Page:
Of course, all historians use periodization and begin and end their
particular studies with one event or another, but the First World War was
more than just an historical full stop marking the end of one period and the
beginning of another: for America, as for other countries, the war was a
complex affair that saw some pre-war developments brought to a conclusion, some come to a temporary halt, and others continue, colored by
the peculiar nuances of wartime. The experience of war also brought new
concerns, new emphases, new ideas, and new personalities to the fore,
thus creating the sense and reality of change. So much was this to be the
case that a digest of newspaper articles and editorials in 1918 found a
widespread "unargued assumption that things will never be the same
again as they were before the war."
23 Try as they might in the 1920s,
Americans could not turn back the clock and deny the experience of the
M. A. Jones, "American Wars," in
Dennis Welland, ed., The United
States: A Companion to American Studies ( London, 1974), 153; the
reviewer was David Englander, "An Age of Total War," Times Higher
Education Supplement, 1 June 1984.
See Arthur Marwick, War and Social Change in the Twentieth Century
( London, 1974); Britain in the Century of Total War ( London, 1968); The
Deluge: British Society and the First World War ( London, 1965); and
numerous journal articles and papers; Alan Milward, The Economic
Effects of the World Wars in Britain ( London, 1970); Geoffrey Best, War
and Society in Revolutionary Europe ( London, 1983), and editor of the Fontana History of European War and Society series. The Open University History course and television programs broadcast on BBC television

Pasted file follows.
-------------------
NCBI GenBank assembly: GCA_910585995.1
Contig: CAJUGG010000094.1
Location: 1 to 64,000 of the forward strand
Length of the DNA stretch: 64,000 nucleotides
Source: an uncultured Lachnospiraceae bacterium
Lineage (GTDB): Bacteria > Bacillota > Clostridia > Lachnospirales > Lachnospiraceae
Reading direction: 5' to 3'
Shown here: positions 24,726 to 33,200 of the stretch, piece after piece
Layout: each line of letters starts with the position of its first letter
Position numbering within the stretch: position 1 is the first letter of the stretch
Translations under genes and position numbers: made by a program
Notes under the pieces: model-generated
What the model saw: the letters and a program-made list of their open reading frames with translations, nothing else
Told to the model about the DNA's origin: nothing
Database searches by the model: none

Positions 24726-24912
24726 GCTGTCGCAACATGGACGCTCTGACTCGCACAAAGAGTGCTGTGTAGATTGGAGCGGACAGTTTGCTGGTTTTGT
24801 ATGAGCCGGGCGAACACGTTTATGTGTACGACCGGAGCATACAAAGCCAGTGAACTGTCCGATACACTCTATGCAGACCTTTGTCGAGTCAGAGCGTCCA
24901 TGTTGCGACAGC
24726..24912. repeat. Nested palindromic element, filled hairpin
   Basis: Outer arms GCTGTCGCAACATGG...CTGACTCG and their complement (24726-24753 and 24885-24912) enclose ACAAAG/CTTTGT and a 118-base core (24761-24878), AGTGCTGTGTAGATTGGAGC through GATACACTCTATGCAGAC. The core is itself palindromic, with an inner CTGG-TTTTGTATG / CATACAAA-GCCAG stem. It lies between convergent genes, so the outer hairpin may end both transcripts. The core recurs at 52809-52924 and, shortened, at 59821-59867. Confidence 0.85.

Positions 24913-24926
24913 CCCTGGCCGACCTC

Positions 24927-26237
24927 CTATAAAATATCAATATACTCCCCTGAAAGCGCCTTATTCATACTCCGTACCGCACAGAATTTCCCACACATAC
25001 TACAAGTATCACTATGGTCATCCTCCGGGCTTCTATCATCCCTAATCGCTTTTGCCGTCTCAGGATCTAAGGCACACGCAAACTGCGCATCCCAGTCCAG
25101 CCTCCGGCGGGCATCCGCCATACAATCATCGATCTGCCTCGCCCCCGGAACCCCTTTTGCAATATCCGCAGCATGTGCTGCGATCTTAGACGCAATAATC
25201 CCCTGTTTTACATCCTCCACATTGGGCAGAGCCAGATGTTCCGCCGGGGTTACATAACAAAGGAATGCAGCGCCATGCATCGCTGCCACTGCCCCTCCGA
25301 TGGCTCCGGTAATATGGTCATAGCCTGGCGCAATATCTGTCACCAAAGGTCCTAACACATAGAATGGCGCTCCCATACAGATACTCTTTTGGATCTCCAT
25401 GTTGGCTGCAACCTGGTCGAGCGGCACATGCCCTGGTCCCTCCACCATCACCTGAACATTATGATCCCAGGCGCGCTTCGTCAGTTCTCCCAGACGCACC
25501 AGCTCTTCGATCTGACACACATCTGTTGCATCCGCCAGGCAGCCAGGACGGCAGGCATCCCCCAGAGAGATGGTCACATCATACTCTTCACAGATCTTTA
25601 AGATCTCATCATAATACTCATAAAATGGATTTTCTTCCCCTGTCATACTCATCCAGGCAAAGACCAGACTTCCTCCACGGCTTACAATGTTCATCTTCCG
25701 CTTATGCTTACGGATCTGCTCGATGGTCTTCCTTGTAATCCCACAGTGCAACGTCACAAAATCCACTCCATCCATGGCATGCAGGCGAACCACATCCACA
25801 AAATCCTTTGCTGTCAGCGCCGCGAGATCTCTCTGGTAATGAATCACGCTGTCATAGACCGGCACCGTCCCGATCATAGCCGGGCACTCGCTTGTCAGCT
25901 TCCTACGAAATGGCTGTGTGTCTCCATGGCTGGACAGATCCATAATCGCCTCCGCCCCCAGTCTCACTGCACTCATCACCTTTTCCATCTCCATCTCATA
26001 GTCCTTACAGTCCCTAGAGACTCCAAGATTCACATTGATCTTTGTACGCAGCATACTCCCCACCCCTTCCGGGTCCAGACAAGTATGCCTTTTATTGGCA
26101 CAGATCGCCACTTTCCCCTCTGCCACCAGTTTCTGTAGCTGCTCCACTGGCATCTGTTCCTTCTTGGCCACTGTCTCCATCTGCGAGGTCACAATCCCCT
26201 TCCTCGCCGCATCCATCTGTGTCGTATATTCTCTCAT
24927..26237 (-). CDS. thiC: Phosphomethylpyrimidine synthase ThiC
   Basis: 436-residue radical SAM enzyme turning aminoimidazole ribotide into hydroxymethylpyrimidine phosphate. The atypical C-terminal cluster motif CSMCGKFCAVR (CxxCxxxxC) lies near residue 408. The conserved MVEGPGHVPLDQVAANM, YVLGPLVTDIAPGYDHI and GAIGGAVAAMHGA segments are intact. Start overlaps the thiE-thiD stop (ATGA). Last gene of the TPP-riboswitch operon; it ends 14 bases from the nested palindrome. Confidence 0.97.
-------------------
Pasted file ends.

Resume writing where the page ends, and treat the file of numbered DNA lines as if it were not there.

entitled "War and Society" (led by Marwick) have been very influential
in Britain. See for example, J. M. Winter, ed., War and Economic Development ( Cambridge, England, 1975); B. Bond, ed., War and Society:
A Yearbook of Military History ( London, 1975); and, with I. Roy, vol. 2
( London, 1977).
Jim Heath, "Domestic America During World War II: Research Opportunities for Historians," Journal of American History 58 ( September 1971): 384-414.
Over Here: The First World War and American Society ( New York and Oxford, 1980), despite its title is not, as the author admits (p.v.) "a study
of the impact of the war on American society," but only of certain
aspects of it. Thus labor, women, and blacks are all dealt with in a single
chapter, and the main focus of this ably written book is on traditional
areas of interest. The central chapters deal with the military experience
and its interpretation through literature. Two other studies, both
"folksy"—almost to the point of nostalgia—are Edward Robb Ellis, Echoes of Distant Thunder: Life in the United States, 1914-1918 ( NewYork, 1975)
Questia, a part of Gale, Cengage Learning. www.questia.com
Book title: From Progressivism to Prosperity:World War I and American Society.
Contributors: Neil A. Wynn - Author.
Publisher: Holmes & Meier.
Place of publication: New York.
Publication year: 1986.
Page number: xx.
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